What happens when you’re on a 6-month long trip away from home and you need someone to sell your car? Or, what if you’ve lost consciousness and someone else needs access to your bank accounts to help pay for your care and other bills? These are the types of scenarios where giving someone the power of attorney can help.
The name power of attorney can be confusing because the word attorney is commonly used to mean a lawyer (someone who has a law degree and is licensed to practice law), so much that it’s often used interchangeably. But, the basic meaning of the word attorney is defined as someone who is appointed to act in business and legal affairs for another person. A lawyer can act as an attorney for someone in court as they commonly do, but this requires a law license and usually a law degree. Outside of court, anyone can give someone else the power of attorney to act for their every day affairs.
Durable Power of Attorney
A durable power of attorney is a tool for someone (the principal) to give power to someone else (the agent) to act as attorney in-fact. This tool is used for financial matters only, and someone can choose to have it be effective immediately as soon as it’s signed, or at a later time either because of incapacity (to be determined by doctors) or because of a certain event happening (such as a long military deployment overseas.) With this power, the attorney agent can stand in your shoes to do essentially almost anything you otherwise could have done yourself — they can withdraw or deposit money from your bank account, apply for benefits, and sell property (real property requires some additional requirements), among other things.
As you can imagine, a power of attorney gives the agent a lot of responsibility and power. Whomever you choose to appoint must be someone you trust because they would have access to many of your financial and legal affairs. Fortunately, there are safeguards and allow the principal to limit the powers to certain affairs. For example, it’s possible to give an agent the power only to sell your personal property only, nothing else. A power of attorney can also be changed or revoked anytime by the principal.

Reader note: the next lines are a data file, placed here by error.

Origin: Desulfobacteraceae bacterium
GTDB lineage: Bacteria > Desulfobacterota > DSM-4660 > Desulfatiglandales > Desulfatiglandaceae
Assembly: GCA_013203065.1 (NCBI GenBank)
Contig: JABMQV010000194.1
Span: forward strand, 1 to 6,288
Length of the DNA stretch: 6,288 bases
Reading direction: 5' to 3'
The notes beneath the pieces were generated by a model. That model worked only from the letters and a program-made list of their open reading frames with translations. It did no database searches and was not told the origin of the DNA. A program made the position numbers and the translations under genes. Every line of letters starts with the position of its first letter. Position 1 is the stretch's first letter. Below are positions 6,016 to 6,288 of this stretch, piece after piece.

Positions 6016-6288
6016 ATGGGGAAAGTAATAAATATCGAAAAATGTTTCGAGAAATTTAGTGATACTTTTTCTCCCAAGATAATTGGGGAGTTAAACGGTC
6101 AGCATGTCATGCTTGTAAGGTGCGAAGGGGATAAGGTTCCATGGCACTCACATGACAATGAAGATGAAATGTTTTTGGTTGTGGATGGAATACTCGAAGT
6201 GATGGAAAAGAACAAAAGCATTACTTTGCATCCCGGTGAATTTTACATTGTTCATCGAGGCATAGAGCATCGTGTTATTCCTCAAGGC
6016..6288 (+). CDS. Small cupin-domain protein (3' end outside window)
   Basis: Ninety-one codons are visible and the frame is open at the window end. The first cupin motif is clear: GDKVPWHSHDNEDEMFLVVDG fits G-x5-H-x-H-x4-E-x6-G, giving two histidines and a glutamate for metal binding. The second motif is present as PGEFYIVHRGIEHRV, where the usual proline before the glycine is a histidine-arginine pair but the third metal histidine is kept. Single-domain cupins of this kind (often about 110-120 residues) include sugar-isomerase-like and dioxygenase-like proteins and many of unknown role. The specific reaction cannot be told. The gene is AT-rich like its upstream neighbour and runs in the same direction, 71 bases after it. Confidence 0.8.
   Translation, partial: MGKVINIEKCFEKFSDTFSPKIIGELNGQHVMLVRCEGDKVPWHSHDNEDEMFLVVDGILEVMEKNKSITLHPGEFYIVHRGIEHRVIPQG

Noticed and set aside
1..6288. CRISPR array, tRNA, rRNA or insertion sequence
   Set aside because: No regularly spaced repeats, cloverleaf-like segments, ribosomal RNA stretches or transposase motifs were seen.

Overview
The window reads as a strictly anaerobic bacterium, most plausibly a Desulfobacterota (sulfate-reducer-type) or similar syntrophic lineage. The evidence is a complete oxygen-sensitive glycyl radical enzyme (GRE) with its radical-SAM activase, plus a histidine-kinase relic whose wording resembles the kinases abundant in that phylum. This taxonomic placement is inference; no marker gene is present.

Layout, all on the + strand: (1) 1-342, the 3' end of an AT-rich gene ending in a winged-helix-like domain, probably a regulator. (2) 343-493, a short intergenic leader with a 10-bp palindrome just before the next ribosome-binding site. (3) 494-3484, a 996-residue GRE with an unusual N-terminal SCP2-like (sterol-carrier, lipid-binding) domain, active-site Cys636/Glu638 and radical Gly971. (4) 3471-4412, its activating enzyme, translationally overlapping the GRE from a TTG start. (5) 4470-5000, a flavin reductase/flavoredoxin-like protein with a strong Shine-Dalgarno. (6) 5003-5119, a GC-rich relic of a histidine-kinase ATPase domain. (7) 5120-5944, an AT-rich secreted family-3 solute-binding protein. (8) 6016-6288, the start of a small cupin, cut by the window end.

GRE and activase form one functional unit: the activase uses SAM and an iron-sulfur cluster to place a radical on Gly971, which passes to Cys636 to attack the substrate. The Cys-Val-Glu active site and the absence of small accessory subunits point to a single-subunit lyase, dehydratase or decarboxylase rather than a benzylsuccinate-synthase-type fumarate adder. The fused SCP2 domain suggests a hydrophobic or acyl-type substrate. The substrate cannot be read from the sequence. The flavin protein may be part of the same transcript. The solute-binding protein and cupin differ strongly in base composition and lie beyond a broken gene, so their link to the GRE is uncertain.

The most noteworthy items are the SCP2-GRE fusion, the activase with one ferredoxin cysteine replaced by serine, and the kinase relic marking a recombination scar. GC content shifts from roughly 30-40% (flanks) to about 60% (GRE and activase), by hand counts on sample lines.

Certain organizations such as the IRS or other banks require the principal to use their own form before the power of attorney can be established. Make sure you anticipate all the accounts you’re trying to provide access to, and that the power can be created before it’s too late — that is, before incapacitation.
Why is it called durable?
The reason why it’s called durable has to do with what used to happen to the power of attorney before the laws were rewritten. In the past, when a principal became incapacitated, the power of attorney ceased to exist, essentially defeating its purpose. The power of attorney can now be durable and intact despite incapacitation of the principal.
Can I use a power of attorney after someone’s death to avoid probate?
Even though the power of attorney can live on after a principal’s incapacitation, it can’t live beyond their death. This means unless the principal has something else in place to manage his or her assets, their estate will have to go through the probate process. A power of attorney is not a substitution for a trust or estate planning devices.
Does having a power of attorney take away your power to make decisions for yourself?
No, you still have the power to act, and you can also revoke the agent’s power at any time.
Healthcare Power of Attorney
A healthcare power of attorney works much like a durable power of attorney. The difference is that a healthcare power of attorney gives the agent only the rights to make decisions only related to the principal’s health. The power can start immediately as soon as the document is signed, or later in the case of incapacitation. Also, this power held by the agent can be limited and specified. These decisions include things such as artificial nutrition and hydration, and the decision to prolong life as long as possible.
What happens if you’re incapacitated, and you don’t have a healthcare power of attorney or any other advance directives in place? In New Mexico, surrogacy applies, and the following people in order of priority can make healthcare decisions for you:
- Your spouse, unless you are legally separated, or have filed a petition for divorce, dissolution, annulment, or legal separation
- Someone in a long term relationship with you of an indefinite duration, where they have demonstrated commitment to you in a manner similar to a spouse
- An adult child
- A parent
- An adult brother or sister
A patient, while they have capacity, can disqualify anyone from being a surrogate that makes healthcare decisions. This can be done with a signed writing, or by personally informing the healthcare provider of this wish.
A durable power of attorney and healthcare directives make up just two of the common estate planning devices, and every estate planning scenario requires unique analysis. If you’re interested in any these estate planning tools, please give me a call at (505) 658-4320 for a consultation.